An ABC beer saleswoman serves drinks at a beer garden on Street 214, Phnom Penh, on May 13.
n late April, Canadian Ian Lubek was trolling Siem Reap's beer gardens and, like other patrons, chatting up the beer promotion girls about their drinking and commercial sex habits.
But Lubek wasn't looking to score a quiet rendezvous after a night of sweet talk over jugs of brew.
Instead, with breathalyzer in hand, the university professor was gathering evidence on how much alcohol these young women consumed - sometimes unwillingly - while working around their hard-drinking customers.
Thousands of miles away, at the same time Lubek was making his rounds of the local watering holes, brewing giant Heineken was holding its annual general meeting in Holland.
It was there that Heineken CEO Jean Francois van Boxmeer delivered a stinging rebuke to the professor, dismissing his data on how much alcohol was drunk by, in particular, Heineken promotion girls.
Through his research, Lubek, a doctor of psychology at Canada's Guelph University, hopes to pressure brewing companies for better workplace protections for promotion girls who commonly drink more than a liter of beer a night, most importantly by implementing rules that prevent them from drinking on the job at all.
But his battle for the sobriety of Cambodia's promotion girls has placed him on the frontline of an intensifying battle between breweries and advocates who say alcohol producers, including international companies, are complicit in the exploitation of these young women.
The growing row has attracted the attention of Australia's most powerful trade union, the Australian Council of Trade Unions, or ACTU, which through its humanitarian arm APHEDA has already made efforts to organize garment and hotel workers in Cambodia, and is now starting to try and introduce mandatory work contracts for beer girls.
"We ... take all our statistics about how much the women are drinking and how dangerous the workplace is right to the beer companies themselves," Lubek told the Post.
"I've delivered talks to the directors at Heineken headquarters in Amsterdam twice, to Carlsberg in Copenhagen and other countries to inform them of the dangers we're finding in the workplace."
Without the cooperation of beer producers, the ACTU could take the issue to international union delegates in Geneva.
"This is a really important issue and needs national and international exposure to ensure the companies live up to their responsibilities as good employers," the ACTU's international officer, Alison Tate, told the Post from Melbourne.
Promotion girls, whose livelihoods depend on how much beer they sell, often find themselves coerced into night-long booze sessions that can end in sexual assault or other violence.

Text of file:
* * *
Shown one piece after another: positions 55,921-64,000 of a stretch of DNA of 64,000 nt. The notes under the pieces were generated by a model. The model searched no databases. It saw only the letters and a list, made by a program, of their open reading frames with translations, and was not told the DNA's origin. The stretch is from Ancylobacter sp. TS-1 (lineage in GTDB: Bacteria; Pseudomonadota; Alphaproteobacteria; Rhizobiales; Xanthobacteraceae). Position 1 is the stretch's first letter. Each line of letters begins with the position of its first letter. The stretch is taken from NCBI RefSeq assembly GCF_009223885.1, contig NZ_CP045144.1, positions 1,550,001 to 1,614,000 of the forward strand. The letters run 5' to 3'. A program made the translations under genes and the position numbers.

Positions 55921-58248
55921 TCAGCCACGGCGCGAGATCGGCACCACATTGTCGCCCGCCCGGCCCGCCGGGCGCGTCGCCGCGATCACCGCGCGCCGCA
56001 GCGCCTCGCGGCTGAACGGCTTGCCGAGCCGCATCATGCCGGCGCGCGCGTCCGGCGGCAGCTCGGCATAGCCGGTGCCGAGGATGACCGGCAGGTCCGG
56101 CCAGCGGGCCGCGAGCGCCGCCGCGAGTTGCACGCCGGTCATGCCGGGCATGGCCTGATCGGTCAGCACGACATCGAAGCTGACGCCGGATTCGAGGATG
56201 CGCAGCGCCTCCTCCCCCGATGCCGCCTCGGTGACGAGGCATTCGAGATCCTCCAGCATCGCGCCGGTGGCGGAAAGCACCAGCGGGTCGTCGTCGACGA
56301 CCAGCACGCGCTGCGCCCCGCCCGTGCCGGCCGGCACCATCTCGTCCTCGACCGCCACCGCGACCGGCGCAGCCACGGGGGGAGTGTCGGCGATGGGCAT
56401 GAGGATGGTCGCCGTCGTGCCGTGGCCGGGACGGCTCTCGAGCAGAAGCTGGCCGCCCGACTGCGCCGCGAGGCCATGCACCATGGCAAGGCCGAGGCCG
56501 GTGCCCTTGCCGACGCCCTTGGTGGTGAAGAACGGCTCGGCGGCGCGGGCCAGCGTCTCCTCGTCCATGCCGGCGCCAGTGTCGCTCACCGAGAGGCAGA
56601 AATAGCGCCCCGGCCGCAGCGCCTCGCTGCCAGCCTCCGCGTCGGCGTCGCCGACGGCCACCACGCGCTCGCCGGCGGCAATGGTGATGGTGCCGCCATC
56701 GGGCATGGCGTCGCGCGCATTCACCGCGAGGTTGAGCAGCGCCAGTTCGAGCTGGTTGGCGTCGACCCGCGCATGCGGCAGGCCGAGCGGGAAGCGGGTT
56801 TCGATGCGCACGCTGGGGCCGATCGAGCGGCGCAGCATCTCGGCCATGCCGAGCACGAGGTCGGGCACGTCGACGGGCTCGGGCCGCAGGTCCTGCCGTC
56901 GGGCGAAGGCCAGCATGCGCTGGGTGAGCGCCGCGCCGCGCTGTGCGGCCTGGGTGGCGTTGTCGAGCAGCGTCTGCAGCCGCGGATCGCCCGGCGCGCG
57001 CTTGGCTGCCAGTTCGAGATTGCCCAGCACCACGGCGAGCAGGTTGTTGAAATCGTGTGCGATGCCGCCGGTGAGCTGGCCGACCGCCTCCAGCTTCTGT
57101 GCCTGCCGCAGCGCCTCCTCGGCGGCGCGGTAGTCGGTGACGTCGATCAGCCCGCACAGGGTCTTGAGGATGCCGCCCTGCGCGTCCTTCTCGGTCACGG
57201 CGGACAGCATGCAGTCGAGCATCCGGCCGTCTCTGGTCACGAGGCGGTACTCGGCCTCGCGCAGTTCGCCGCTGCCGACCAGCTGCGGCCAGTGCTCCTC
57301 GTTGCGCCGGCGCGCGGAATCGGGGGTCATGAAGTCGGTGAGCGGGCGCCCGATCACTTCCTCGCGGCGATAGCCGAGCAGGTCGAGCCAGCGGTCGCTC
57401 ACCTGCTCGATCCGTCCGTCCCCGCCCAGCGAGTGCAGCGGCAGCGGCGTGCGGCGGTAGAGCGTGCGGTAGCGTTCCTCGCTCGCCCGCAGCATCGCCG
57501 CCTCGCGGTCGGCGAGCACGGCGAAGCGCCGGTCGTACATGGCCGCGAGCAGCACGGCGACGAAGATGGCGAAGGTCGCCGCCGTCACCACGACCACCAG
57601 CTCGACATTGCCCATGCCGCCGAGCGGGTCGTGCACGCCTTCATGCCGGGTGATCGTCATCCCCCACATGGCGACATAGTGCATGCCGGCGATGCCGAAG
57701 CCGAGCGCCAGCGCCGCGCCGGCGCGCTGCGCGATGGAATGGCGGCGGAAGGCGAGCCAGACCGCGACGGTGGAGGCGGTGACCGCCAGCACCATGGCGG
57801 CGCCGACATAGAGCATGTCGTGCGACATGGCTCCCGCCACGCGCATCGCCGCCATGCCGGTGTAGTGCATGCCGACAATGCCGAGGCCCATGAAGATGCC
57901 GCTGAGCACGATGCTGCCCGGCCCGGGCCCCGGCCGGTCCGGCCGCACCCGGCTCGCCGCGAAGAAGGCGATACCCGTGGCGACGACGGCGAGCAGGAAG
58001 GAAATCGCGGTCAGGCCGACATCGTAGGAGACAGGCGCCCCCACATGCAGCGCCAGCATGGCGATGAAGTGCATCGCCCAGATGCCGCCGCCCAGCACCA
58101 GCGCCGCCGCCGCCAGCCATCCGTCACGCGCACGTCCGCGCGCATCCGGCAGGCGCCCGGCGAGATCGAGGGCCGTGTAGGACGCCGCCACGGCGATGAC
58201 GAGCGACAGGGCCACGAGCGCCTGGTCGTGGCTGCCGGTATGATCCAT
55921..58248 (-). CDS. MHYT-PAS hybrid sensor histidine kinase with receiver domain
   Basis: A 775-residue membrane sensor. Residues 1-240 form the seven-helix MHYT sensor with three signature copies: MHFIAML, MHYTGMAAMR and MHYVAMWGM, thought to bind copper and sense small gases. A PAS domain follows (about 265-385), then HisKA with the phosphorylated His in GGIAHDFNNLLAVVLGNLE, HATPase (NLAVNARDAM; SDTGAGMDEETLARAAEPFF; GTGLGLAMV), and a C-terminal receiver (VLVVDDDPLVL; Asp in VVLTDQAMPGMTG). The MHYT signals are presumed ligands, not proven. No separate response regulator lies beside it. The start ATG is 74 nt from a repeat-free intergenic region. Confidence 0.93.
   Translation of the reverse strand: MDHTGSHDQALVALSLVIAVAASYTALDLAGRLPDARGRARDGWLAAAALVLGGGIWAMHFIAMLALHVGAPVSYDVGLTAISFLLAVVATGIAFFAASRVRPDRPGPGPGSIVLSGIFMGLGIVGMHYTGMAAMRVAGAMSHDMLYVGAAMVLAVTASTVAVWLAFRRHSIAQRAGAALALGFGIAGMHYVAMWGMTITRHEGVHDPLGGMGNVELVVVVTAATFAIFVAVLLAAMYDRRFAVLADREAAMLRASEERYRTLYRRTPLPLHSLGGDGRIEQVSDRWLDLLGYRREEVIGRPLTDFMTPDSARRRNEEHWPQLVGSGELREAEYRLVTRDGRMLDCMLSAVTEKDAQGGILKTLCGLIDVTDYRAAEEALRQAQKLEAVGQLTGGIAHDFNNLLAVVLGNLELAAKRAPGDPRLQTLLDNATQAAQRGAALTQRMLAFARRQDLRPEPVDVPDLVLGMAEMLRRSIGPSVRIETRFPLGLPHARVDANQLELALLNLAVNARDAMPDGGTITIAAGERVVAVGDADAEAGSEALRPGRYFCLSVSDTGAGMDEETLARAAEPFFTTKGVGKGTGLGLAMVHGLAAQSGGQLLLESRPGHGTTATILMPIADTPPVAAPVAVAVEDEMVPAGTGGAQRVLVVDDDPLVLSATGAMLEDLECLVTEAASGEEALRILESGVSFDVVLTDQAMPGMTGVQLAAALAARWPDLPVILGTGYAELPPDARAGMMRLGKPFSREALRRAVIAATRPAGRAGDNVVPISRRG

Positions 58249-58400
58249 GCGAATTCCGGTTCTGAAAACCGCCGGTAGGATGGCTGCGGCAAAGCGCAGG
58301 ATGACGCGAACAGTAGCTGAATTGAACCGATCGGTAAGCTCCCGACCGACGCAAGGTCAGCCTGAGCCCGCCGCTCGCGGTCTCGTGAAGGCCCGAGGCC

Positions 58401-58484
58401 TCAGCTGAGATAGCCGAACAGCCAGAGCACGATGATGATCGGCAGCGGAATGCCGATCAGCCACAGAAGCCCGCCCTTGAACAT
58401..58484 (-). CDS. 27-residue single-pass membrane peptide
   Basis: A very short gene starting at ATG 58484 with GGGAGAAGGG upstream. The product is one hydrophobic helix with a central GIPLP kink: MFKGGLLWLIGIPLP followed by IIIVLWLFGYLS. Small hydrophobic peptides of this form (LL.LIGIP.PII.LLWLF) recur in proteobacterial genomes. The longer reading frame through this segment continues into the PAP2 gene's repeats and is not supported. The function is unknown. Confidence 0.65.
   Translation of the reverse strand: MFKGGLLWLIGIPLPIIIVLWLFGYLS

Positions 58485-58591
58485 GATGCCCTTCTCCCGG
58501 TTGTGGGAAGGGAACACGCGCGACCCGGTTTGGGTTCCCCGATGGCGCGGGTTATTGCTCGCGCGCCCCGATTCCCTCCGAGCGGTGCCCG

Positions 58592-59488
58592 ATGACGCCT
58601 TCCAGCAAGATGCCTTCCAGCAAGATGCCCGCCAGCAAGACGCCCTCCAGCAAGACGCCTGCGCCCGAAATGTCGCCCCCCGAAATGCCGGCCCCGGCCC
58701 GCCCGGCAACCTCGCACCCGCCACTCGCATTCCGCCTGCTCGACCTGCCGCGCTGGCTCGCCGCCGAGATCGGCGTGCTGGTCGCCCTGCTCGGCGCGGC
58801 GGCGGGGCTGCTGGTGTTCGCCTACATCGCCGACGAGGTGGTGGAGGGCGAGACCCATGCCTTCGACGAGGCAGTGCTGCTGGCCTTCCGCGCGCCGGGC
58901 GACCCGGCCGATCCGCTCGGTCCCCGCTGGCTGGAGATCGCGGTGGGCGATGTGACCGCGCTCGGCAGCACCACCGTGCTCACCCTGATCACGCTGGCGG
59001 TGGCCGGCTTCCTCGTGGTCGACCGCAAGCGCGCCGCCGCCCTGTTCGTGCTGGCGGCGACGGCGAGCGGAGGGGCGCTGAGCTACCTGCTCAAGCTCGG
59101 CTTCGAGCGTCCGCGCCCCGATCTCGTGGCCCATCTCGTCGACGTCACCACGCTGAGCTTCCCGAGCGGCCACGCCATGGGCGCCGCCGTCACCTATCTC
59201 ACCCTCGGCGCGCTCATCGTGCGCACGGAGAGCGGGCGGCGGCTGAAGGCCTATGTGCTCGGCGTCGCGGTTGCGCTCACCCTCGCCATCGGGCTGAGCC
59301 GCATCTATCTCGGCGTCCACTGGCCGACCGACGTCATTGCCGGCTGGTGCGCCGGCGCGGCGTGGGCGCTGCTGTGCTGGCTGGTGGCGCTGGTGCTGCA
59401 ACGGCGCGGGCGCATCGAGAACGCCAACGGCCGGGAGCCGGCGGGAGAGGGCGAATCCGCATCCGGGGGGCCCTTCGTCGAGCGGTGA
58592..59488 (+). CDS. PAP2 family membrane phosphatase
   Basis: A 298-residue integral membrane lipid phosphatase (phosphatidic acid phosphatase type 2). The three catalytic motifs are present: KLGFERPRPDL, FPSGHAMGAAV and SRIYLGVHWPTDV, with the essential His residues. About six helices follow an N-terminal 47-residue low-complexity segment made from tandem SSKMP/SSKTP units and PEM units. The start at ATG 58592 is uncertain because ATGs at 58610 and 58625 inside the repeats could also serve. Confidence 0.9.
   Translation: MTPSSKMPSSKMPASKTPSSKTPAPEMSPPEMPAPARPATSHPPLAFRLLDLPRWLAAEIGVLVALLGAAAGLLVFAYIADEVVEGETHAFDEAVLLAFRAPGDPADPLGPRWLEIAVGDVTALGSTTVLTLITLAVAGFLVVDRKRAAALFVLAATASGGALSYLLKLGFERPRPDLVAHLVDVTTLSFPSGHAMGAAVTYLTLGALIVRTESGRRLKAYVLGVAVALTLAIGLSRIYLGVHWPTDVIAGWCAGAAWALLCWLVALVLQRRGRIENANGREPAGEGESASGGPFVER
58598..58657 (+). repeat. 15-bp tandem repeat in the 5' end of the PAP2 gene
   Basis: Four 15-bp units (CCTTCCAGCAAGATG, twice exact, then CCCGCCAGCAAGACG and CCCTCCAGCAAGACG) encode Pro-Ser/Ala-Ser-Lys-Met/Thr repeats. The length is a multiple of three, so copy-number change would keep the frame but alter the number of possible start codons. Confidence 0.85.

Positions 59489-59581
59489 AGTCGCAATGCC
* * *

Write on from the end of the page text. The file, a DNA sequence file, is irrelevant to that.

More regularly, these women often resort to prostitution to supplement their incomes, which hover around $60 a month, leaving them socially stigmatized and vulnerable to sexually transmitted diseases.
"We had this issue before where in one of the Dutch newspapers we published our findings at that point and we said the beer girls are drinking over one liter, 1.3 liters or whatever a night," Lubek said.
"A Heineken representative then said ‘Professor Lubek is wrong because it's against company policy for any beer girl to drink,'" he added.
"Then last year at the annual general meeting they promised to clear up the problem, and now they're saying they don't believe my data anyway."
Heineken International's head of group corporate relations, Dr Gijsbert J. Siertsema, defended van Boxmeer's pointed comments, saying no information has ever been presented to back up Lubek's claims of alcohol abuse among promotion girls.
"During our AGM one of the attendees mentioned a number of figures related to beer promoters, but those figures were not supported by further background information or evidence," he told the Post from Amsterdam.
"In that sense, our CEO indicated that he did not know the background of those figures," Siertsema said, adding that Heineken has taken the lead on industry reform, creating the "Selling Beer Safely" program that includes, among other things, training, wage raises and arrangements to take promotion girls to and from work.
"As for our policy regarding beer promoters, we are very clear: BPs (beer promoters) should not sit or drink with consumers," he said.
However, those policies have little to do with the reality of Cambodia's beer gardens, advocates say, where there is little visible evidence of regulation but plenty of instances of on-the-job drinking, harassment and even abuse.
"Our concern is to emphasise the need for proper wages, conditions and safety and respect to be formalized in the employment contract and in the relevant labour law," said the ACTU's Tate.
"The ACTU has worked with the international union that represents the brewery industry, the International Union of Food Workers, based in Geneva, to engage brewery companies at headquarters levels to promote workers conditions by trying to establish basic wages and conditions by insisting on the provision of contracts for beer promotion workers."